Rhino poaching under spotlight during Prince Charles’s visit

2011-11-05 00:00

THE huge increase in rhino poaching in South Africa came under the spotlight when King Goodwill Zwelethini welcomed Prince Charles and Camilla to Zululand yesterday.

The visit to the Ondini Palace in Ulundi was part of the couple’s five-day tour of South Africa.

The Zulu king said, “Prince Charles as the current president of the World Wildlife Fund will be acutely aware of the rate of poaching of rhino … [and] South Africa, with the largest rhino population in the world, is the prime hunting ground for these animals.

“Eight hundred rhinos have been killed for their horns in the past few years.

“Some 310 rhinos are said to have been killed this year alone. Without any preventative measures these numbers are set to increase. What we must do now is to determine ways of preventing poaching and accelerating the breeding of these animals.”

His thoughts were echoed by Prince Mangosuthu Buthelezi, who said that as South Africa prepares to host the COP17 conference on climate change in Durban, it is inevitable for people’s thoughts to turn to conservation.

“Like you, our king is a champion of conservation. Animals are very important to us … that is why we call the king a lion, a leopard and an elephant.” he said, adding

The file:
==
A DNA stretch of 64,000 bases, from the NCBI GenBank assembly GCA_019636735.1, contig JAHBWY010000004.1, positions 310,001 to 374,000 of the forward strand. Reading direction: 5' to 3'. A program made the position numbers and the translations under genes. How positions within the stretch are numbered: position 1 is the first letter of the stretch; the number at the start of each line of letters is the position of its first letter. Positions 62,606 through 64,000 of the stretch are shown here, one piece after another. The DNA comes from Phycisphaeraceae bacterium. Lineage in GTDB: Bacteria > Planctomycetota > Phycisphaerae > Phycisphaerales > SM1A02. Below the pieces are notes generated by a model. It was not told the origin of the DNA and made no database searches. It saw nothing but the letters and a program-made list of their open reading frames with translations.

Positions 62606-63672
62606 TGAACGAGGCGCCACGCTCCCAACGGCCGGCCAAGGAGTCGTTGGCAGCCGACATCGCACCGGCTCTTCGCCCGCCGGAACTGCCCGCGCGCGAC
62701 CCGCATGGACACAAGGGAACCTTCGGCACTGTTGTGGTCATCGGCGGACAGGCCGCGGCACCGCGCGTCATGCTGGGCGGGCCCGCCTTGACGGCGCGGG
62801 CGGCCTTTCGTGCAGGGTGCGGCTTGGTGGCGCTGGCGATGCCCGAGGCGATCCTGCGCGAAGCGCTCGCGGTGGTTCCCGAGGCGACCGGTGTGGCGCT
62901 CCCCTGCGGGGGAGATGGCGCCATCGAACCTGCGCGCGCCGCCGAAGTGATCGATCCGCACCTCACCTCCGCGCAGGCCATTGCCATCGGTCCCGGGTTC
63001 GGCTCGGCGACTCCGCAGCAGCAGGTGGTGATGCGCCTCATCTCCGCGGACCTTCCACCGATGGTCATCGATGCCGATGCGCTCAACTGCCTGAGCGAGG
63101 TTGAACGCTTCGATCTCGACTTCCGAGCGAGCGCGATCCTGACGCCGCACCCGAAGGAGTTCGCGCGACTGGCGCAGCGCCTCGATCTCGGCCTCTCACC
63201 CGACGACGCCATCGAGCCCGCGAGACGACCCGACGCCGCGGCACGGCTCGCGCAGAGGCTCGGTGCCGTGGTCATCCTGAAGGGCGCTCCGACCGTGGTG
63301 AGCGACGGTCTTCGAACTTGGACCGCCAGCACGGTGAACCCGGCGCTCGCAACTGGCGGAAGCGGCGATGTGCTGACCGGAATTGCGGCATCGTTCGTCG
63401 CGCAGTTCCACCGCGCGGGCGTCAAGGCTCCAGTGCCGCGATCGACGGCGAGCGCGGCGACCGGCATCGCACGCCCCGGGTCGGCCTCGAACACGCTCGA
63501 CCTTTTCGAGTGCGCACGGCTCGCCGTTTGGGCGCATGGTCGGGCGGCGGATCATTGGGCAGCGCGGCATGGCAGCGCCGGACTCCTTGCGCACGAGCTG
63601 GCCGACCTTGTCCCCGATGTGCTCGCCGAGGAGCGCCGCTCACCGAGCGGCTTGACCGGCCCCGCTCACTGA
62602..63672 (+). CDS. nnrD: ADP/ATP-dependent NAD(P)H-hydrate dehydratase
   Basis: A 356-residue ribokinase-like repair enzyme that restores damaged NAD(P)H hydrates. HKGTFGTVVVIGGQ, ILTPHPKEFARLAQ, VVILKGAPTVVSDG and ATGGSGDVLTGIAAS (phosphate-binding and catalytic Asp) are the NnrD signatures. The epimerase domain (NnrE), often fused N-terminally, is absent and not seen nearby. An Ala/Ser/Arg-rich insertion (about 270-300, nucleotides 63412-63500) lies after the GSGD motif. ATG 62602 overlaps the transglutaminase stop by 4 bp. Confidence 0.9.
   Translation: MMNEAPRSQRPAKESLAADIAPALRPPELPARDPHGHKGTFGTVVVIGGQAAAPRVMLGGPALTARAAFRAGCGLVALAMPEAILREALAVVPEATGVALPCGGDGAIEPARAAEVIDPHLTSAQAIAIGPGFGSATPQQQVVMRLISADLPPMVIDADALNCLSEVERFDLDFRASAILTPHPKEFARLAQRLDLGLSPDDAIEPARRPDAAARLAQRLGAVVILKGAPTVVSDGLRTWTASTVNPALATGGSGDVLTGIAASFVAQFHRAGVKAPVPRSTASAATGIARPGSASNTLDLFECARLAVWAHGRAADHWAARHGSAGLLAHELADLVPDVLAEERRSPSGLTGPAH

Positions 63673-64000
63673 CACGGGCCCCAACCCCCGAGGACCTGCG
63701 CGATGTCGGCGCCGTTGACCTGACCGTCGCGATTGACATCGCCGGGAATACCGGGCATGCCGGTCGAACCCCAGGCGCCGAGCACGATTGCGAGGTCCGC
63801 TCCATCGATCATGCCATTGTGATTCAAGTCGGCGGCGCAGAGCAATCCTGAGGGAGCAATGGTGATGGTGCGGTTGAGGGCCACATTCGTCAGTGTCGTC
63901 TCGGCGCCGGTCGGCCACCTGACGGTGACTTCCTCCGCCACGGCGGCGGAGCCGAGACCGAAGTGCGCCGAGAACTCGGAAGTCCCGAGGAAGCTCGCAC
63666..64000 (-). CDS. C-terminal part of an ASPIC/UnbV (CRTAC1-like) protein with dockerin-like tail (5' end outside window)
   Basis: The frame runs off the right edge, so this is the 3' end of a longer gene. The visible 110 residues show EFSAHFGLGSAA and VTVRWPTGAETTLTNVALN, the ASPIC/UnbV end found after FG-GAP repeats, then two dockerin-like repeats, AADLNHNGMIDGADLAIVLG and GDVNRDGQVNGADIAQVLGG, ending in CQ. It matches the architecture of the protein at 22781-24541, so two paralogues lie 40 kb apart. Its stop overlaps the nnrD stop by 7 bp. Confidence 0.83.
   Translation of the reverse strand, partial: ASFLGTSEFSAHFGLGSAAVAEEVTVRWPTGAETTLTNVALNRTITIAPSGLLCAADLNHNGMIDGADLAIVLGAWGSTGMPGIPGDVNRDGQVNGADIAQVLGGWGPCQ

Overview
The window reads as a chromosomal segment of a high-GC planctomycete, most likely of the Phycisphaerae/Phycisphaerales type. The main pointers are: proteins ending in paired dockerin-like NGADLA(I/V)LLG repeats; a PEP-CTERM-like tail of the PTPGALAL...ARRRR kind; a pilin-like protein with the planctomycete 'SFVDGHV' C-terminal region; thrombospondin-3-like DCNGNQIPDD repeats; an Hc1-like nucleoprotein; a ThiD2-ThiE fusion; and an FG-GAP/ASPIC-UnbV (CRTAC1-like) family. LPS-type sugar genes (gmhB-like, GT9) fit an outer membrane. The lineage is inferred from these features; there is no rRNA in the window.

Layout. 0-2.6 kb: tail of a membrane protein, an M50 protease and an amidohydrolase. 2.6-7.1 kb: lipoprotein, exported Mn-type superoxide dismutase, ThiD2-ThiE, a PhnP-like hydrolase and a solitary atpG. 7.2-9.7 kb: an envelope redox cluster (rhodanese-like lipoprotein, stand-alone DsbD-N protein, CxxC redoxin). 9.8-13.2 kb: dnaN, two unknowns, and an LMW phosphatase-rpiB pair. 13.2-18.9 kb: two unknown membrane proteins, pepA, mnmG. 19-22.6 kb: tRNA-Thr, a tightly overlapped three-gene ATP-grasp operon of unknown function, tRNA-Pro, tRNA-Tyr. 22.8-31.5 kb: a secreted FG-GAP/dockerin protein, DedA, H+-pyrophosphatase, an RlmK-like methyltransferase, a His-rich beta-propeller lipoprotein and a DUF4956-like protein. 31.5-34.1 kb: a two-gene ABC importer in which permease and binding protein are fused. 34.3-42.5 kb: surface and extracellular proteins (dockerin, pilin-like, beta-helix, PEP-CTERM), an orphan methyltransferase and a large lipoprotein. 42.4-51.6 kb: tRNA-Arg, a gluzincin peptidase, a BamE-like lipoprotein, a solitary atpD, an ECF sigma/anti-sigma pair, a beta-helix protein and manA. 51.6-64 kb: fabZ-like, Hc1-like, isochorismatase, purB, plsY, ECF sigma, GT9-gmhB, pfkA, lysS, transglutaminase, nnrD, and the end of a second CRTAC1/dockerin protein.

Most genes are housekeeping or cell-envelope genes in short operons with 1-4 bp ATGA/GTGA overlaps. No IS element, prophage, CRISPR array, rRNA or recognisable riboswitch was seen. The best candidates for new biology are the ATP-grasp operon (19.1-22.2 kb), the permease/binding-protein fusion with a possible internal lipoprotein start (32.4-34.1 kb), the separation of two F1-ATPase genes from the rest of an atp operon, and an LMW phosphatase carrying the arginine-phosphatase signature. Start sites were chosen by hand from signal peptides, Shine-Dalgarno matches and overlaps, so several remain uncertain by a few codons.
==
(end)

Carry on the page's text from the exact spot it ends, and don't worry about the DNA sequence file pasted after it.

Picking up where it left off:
Buthelezi added that he too is deeply concerned about the slaughter of rhino in the province and countrywide.

He said that while Prince Charles had in the past been ridiculed for his stance on environmental issues many of the concepts he championed are being accepted as truth today.

“I am looking forward to hearing your thoughts on climate change tomorrow afternoon [Saturday],” he said.

Prince Charles said that as president of the WWF he takes a close personal interest in wildlife and conservation issues.

“I look forward to my visit to Phinda later today to see a sustainable project in operation,” he said, adding that he was keen to see for himself the economic benefits of tourism and the impact it has on education and health through the creation of schools and clinics.

“It is heartening to see sustainable solutions being made for problems with deep roots — South Africa has a remarkable track record of dealing with such issues.”

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